I used to live for this stuff; a new city, local places, having discussions with random strangers! But all of that felt like a distant memory, there was a huge part of me that just wanted to retreat to my room and get away from it all. I longed for my routine, my meetings, my friends and yet here I was alone in a city where I didn't know anyone and further still was running from the chance to get to know people.

By mid afternoon I had retreated back into the comfort of my room, I had every intention to stay in, maybe do some meditation in the hope that the fear and anxiety that I was experiencing would dissipate, maybe the next day would be better.

I'm not sure what caused me to contemplate heading back out but through the slits in the blinds I did notice that much of the cloud that had draped the city for most of the day had dispersed and the sun was piercing through. The choice of either sitting in the room or getting out was being presented and I picked myself up, grabbed a rickshaw and headed to Galle face to watch the sunset. I'd heard about this being something worth doing and I was definitely sure it was better than being in my room.

Galle face is simply a large open field located on the ocean in the centre of the city. Scattered with grass but mainly consisting of dirt it's surrounded by colonial buildings and the odd high rise and on a weekend afternoon becomes an amphitheatre for congregation and revelry. The clouds hadn't fully cleared so the colours on the horizon were spectacular. Kites being flown by children and families dotted the sky and crows and other birds took possession of the aerial real estate that was left behind. The esplanade itself was heaving; make shift seafood stalls lined the edge and there wasn't a spare seat in the house while the smell of wood and charcoal from the home made grills wafted into the air. One of the things that had definitely grabbed me about Colombo was it's subtlety amidst what was a larger subcontinent city. The colours, the smells, the noise had definitely existed in other cities I had visited but in Colombo it was almost as if they had more space to be themselves. Individual smells from kerosene lamps or charcoal fires were distinct and separated, a far cry from the combined sensorial overload in places like Saigon and while it was packed with people I could still hear individual conversations and laughter or the friendly arguments that arose out of the many popup cricket games that were going on around me.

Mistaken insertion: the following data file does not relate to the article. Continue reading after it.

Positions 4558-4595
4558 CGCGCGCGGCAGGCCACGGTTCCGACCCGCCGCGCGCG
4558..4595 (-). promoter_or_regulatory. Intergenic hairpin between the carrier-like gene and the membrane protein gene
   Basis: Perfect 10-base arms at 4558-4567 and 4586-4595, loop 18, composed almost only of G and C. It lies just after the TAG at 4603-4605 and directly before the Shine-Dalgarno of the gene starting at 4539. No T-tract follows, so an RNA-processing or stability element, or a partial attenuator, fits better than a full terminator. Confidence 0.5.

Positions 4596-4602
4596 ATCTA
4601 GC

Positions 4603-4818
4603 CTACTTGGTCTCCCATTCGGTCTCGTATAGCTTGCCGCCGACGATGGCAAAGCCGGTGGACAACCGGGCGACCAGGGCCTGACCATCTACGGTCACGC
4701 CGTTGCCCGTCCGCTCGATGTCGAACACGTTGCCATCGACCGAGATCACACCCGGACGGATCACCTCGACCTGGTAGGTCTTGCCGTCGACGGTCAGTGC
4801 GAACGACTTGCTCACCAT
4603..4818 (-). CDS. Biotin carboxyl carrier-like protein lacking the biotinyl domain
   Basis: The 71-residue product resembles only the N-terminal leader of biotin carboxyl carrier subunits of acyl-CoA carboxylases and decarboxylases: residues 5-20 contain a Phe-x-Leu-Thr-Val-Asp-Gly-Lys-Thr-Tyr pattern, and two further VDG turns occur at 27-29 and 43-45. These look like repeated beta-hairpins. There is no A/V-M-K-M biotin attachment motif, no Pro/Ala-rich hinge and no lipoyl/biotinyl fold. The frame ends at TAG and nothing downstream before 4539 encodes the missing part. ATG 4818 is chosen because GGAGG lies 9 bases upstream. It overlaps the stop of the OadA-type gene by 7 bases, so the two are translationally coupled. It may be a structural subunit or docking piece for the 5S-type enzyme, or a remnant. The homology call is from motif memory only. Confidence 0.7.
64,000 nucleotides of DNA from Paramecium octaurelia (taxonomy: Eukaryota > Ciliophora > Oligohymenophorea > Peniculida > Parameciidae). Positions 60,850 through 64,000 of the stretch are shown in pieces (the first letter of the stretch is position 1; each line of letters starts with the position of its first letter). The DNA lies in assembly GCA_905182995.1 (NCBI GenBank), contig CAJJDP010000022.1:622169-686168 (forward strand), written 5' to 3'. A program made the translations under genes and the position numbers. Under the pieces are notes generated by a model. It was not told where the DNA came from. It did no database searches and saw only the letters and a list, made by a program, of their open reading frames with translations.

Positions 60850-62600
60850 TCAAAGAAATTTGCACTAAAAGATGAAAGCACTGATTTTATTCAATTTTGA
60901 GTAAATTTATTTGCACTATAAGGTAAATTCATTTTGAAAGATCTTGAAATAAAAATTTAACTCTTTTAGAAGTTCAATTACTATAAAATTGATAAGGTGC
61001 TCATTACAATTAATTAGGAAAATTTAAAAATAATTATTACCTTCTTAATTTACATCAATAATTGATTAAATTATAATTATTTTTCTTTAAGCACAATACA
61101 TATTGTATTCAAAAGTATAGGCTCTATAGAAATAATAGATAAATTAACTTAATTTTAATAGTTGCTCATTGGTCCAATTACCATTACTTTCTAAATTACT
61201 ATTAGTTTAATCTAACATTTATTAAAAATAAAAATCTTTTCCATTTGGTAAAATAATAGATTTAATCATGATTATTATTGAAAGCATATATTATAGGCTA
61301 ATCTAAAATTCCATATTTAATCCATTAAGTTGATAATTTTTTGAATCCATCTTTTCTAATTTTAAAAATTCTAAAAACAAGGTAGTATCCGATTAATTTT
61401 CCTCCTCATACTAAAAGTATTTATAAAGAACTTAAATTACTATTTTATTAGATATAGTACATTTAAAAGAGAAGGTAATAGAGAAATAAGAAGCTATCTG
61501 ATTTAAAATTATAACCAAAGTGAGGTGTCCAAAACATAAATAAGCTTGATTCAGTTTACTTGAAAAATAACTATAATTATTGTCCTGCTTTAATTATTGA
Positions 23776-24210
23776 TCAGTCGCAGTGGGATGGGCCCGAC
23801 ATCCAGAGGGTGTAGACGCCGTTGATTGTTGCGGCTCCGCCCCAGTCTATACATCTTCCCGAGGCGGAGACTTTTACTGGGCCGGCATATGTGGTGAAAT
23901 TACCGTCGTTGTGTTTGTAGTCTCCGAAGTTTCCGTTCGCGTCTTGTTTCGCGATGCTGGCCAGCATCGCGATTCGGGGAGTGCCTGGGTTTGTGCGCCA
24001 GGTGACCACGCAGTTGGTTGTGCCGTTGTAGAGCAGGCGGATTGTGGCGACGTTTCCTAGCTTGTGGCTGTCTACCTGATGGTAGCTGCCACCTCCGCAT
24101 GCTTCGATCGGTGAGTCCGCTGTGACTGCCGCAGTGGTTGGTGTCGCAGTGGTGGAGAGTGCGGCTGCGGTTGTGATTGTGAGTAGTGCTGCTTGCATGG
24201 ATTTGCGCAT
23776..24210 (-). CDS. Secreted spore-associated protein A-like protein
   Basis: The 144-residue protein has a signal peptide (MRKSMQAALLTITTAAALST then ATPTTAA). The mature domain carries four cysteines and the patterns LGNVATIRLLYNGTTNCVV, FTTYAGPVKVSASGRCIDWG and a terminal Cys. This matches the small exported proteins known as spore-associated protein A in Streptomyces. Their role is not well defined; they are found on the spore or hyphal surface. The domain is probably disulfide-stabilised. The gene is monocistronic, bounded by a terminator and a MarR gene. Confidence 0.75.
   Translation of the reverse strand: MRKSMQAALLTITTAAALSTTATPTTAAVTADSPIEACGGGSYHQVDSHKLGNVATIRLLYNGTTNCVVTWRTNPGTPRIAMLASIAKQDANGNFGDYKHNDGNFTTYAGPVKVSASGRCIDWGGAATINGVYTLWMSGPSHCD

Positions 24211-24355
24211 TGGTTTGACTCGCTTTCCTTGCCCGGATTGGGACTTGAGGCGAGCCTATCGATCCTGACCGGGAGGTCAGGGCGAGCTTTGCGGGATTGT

I hadn't experienced this type of coming together since I had been in Bombay. It was truly a mass of humanity and I'm not sure what clicked inside of me but I loved it. A young Muslim family, complete with mother in a Burkha sat on a seat facing the ocean and talked, Buddhist monks gathered near the pier deep in conversation, young lovers sat with their legs hanging over the esplanade, almost willing the ocean to come and whisk them away, it was chaotic and thriving and I was in awe. Every one of my senses was being teased, the wild palette of colours, the sounds, the smells, here I was sitting in the middle of life.